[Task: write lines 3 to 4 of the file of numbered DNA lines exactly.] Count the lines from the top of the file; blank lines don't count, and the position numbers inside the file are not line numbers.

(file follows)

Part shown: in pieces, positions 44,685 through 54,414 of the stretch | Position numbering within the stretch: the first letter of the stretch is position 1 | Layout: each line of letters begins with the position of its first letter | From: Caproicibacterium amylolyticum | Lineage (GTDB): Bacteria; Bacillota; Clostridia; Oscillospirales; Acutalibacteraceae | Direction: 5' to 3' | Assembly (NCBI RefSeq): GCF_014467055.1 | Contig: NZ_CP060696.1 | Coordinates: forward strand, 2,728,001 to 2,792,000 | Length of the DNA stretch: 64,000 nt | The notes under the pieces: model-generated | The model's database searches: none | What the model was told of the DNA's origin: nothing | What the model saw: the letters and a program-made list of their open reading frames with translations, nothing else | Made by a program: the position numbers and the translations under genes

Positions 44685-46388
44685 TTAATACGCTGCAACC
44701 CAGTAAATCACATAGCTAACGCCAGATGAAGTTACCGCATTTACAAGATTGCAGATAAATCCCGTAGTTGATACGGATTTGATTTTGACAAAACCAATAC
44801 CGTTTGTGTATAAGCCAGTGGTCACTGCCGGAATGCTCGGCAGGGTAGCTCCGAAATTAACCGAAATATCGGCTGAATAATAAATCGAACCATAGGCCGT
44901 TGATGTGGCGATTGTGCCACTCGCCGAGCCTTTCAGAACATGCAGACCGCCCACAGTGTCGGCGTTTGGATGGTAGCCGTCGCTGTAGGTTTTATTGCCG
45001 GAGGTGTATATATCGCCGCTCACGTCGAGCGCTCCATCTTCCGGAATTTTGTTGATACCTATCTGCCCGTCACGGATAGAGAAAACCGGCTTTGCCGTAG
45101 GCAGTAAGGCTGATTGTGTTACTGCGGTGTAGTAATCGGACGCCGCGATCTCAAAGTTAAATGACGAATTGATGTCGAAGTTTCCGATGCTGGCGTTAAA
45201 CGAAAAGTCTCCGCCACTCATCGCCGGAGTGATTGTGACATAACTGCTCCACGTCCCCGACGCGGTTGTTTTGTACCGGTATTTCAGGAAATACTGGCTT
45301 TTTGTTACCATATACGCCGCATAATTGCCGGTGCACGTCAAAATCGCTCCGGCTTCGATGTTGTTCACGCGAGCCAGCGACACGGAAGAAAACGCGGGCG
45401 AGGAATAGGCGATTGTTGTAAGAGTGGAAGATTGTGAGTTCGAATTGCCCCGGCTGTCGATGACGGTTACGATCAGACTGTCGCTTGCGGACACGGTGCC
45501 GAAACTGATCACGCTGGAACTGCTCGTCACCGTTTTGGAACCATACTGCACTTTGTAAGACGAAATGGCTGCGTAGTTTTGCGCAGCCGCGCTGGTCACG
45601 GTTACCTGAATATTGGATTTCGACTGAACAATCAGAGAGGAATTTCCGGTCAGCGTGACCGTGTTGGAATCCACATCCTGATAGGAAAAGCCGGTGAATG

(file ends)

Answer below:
44685 TTAATACGCTGCAACC
44701 CAGTAAATCACATAGCTAACGCCAGATGAAGTTACCGCATTTACAAGATTGCAGATAAATCCCGTAGTTGATACGGATTTGATTTTGACAAAACCAATAC